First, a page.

Hundreds of vacant lots placed on the market after October wildfires
The cul-de-sac above the first green of the Fountaingrove golf club has become a land of broken dreams.
At the southern tip of Deauville Place, near a meadow where the new grass shimmers green, five adjacent lots have been offered for sale. Each one has been cleared of debris after the homes there burned in the October wildfires.
In that same three-street subdivision off Fir Ridge Drive, property owners are selling 16 of the available 43 home sites. Only a few still have houses standing.
“That little enclave took a beating,” said Ron Larson, a real estate agent for Coldwell Banker in Santa Rosa. “A lot of people decided not to rebuild.”
In the past four months, Sonoma County fire survivors have offered about 300 burned lots for sale. That amounts to nearly 6 percent of the 5,200 home sites that burned in Sonoma County during the wildfires.
Since the start of the year, 25 new lots a week have been put up for sale, a pace that equates to 1,300 a year. While no one knows how long that will continue, real estate agents and brokers expect that hundreds more lots will enter the market this year.
“We’re only at the tip of the iceberg,” said Rick Laws, senior vice president for Pacific Union International in Santa Rosa.
Thus far, the sellers largely have been retired residents who balk at spending the time and energy needed to rebuild their former homes, said Laws, who produces The Press Democrat’s monthly housing report. But a new wave of sellers is coming, namely the owners who find themselves underinsured and unable to afford replacing their homes.
Laws, working with Glen Ellen-based real estate analytics group Terradatum, reported that nearly 100 lots had been sold by the end of February. Almost all were located in Santa Rosa’s Fountaingrove and Coffey Park neighborhoods.
In a review of sales from mid-December, Laws found the median selling price for the lots was $232,000. Another 160 lots have pending sales agreements, not all of which will result in completed purchases.
The results aren’t an exact count because the multiple listing service doesn’t distinguish the burned lots from other parcels for sale. Laws and Terradatum arrived at their numbers by overlaying maps of the destruction with those for ZIP codes.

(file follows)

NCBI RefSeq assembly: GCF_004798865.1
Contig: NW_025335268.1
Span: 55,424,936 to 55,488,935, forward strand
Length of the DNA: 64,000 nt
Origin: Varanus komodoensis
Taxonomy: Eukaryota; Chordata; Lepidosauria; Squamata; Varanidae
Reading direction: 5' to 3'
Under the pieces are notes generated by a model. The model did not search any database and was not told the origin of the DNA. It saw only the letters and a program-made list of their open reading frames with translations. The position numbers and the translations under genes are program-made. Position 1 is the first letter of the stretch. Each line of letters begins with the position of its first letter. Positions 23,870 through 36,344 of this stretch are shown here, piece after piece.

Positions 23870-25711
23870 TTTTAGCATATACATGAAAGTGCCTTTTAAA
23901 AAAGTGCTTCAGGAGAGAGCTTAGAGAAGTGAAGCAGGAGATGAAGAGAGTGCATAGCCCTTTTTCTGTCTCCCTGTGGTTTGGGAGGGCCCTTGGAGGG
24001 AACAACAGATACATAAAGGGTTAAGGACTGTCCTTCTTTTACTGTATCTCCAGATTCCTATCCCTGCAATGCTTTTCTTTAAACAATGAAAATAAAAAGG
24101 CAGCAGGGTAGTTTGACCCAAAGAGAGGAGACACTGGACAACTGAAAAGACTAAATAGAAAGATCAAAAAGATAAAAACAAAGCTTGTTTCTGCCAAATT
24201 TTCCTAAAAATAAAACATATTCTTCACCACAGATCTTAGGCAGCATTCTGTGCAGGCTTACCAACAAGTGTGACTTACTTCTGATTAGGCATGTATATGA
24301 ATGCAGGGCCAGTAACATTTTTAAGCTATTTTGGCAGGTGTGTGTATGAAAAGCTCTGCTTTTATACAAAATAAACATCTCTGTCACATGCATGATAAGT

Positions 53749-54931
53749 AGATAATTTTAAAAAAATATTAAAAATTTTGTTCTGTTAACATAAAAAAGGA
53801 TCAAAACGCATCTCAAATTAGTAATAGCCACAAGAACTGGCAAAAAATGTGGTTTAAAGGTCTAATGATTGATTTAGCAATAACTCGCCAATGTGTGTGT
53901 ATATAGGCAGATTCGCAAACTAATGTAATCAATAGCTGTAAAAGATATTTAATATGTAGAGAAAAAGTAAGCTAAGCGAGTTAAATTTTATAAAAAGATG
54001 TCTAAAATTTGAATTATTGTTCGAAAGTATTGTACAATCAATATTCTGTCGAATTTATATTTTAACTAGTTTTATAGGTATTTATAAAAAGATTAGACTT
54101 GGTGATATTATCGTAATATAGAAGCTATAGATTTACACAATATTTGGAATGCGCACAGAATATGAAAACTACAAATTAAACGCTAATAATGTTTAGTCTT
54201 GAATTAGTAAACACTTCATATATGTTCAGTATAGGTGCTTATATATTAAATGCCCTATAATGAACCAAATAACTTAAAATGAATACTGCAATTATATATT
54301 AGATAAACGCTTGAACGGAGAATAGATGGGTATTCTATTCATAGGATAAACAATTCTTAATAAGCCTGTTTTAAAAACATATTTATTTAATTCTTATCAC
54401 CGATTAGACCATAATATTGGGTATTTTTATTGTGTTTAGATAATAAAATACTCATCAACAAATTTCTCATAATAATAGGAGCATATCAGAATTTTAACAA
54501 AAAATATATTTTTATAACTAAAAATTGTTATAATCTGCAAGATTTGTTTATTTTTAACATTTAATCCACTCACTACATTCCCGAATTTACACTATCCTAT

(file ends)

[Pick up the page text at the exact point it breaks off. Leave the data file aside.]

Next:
Roughly 60 different buyers have purchased burned parcels from November through late February. Six builders and investors have accounted for more than a third of the acquisitions.
The builder purchases were led by three Santa Rosa firms. APM Homes Rebuild bought 11 lots in Coffey Park. Christopherson Builders purchased four lots in east Santa Rosa and Gallaher Homes bought three in Coffey Park.
Among investors, Palm JR, a Modesto limited liability company, bought 10 lots, followed by Treewell Investments of Santa Rosa and a Pacifica woman, Sabine Bravo, who purchased five each.
The October wildfires became the most devastating in state history. They claimed 40 lives and burned 6,000 homes in the region. The resulting home insurance claims exceeded $9 billion.
The disaster’s impact has yet to be fully grasped. Key questions now include how many fire survivors will rebuild their houses and how many new homes will be be arise soon in a county that was suffering a housing shortage before the fires.
To address that shortage, county officials recently proposed building 30,000 more homes in the next five years - a pace of construction seven times greater than the number of local home starts over the past five years.
However, members of the building and real estate sectors have said the region lacks the capacity for such a dramatic surge in residential construction. Many predicted the fire recovery alone will take five to 10 years to complete.
While it remains a matter of debate, agents generally expect at least 1,000 owners will eventually sell their lots. Some suggested the count could be much higher.
“There are a lot of people still on the bubble” regarding whether to rebuild or sell, said Mark Spaulding, a Pacific Union agent in Santa Rosa. In the coming months, he said, the number of lots on the market is more likely to increase than to decline.
Among those owners choosing to leave is James Mona. He and his wife, whose first name also happens to be Mona, lost their Fountaingrove home on Bent Tree Place.
“I’m 79 years of age, and I’m No. 50 on a list for a builder,” said Mona, who retired here more than two decades ago after a career in the accounting department at Pacific Gas & Electric Co. He said he consulted two builders and learned they would need four to six years to rebuild his home.
“We were seriously looking to stay” and considered more than 35 local properties for purchase, said Mona, who recently published a letter to the editor in The Press Democrat telling of the “greed” he encountered after losing his home. The home prices were “kind of ridiculous,” he said, including fixer-uppers going for $800,000.